(Converting comments, with glitches fixed, to answer)
The use of
nohup here is mostly a red herring. The real problem is that
ping never finishes. However,
nohup has some extra weirdness, which you can see if you run, from an interactive terminal, these two sets of commands:
$ nohup echo foo
nohup: ignoring input and appending output to 'nohup.out'
$ cat nohup.out
$ nohup echo foo </dev/null 2>&1 | cat
Note how the first one printed a weird message, and then the output
foo went to a file; the second did not, and then the output
foo showed up on the regular output stream. This is because POSIX says that
nohup should do these redirections if appropriate.1 When run with
cmd.Output, the redirections are not performed.
At the OS level, on a Linux- or other Unix-like system, the
exec code creates an OS
pipe object by which the invoked command can send output back to the Go runtime. (There may be a separate pipe for its stderr output, or the two may both be directed to a single pipe, depending on how you run the command; see https://golang.org/src/os/exec/exec.go#L280.) This pipe winds up being passed to
ping, so that
ping can keep writing output there as long as it likes.
The shell itself exits, because the command
nohup ping localhost & is backgrounded. However,
ping still has write access to the pipe object, so the Go runtime continues calling the OS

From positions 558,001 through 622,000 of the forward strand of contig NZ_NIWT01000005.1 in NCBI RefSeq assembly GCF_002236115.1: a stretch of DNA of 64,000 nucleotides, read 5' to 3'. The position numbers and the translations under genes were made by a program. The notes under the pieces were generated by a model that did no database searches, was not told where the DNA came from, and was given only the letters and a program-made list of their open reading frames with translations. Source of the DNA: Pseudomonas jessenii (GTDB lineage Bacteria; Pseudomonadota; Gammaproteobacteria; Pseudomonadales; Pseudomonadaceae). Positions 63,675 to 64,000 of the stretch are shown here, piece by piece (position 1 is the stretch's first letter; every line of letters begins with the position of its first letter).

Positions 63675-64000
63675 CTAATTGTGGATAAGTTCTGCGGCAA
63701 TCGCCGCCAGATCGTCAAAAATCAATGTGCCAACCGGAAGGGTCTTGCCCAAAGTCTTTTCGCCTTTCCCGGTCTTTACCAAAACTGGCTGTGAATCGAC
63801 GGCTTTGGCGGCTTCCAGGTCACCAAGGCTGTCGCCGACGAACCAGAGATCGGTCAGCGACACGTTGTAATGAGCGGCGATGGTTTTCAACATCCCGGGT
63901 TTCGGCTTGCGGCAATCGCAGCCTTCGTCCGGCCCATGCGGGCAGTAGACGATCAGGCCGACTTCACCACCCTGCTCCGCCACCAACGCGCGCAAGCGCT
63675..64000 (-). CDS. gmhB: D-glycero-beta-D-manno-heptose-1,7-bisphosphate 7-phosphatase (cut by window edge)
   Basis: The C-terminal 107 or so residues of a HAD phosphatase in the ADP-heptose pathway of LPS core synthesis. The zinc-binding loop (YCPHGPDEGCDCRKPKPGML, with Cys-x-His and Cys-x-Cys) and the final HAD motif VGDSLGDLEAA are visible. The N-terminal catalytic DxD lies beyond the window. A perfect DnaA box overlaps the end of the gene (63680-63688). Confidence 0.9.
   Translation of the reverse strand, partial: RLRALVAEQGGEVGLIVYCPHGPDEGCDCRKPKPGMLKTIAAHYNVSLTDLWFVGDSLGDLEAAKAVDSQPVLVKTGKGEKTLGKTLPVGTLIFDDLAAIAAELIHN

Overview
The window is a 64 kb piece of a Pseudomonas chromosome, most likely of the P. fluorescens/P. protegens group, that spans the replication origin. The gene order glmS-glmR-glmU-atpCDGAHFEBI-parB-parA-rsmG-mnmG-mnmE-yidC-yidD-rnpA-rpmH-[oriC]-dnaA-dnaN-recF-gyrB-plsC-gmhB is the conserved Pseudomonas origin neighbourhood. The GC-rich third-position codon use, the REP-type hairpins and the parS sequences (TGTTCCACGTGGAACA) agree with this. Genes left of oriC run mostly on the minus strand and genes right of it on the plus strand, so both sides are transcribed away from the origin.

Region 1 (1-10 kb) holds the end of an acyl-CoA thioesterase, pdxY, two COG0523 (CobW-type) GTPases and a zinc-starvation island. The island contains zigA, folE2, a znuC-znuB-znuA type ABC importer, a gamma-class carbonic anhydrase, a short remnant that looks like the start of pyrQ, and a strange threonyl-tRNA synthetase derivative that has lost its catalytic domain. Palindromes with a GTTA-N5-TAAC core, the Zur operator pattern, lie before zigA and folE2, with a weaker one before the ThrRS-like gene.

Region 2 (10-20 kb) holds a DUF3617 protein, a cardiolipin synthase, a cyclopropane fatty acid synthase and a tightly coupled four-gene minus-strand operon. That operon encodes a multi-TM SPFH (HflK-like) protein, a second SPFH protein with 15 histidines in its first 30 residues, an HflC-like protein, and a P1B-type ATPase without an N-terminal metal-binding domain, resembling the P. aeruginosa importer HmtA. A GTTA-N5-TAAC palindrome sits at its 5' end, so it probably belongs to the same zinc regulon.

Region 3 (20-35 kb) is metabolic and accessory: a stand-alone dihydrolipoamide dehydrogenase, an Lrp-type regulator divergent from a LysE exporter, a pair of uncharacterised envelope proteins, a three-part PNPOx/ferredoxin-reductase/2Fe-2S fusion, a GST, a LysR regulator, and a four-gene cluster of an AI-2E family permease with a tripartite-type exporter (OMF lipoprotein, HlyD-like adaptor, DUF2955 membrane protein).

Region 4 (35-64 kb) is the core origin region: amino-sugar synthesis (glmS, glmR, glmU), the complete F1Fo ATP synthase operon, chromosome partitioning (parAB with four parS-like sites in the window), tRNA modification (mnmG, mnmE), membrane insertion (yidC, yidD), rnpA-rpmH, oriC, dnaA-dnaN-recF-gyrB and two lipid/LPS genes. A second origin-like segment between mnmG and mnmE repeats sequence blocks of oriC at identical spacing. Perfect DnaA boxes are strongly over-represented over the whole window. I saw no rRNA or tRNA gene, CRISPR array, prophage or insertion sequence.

read code until the pipe is closed—which is never. If the pipe were ever closed, the Go runtime would receive EOF and call the
wait system call to collect the shell's exit status, but that never happens.
ping's output, such that the shell itself has the only write access to the pipe, should result in the pipe being closed as soon as the shell itself exits.
(Some shells may have a builtin
nohup that may behave weirdly, especially in the presence of redirection. This is true of some particularly ancient shells.)
1See https://pubs.opengroup.org/onlinepubs/9699919799/utilities/nohup.html for complete details. The Linux variant redirects stdin as well as stdout and stderr, if the input is a terminal, and if the output and stderr are terminals. The FreeBSD variant redirects only stdout and/or stderr. The "is a terminal" test is based on the C language
isatty function, which does the same thing as https://godoc.org/golang.org/x/crypto/ssh/terminal#IsTerminal.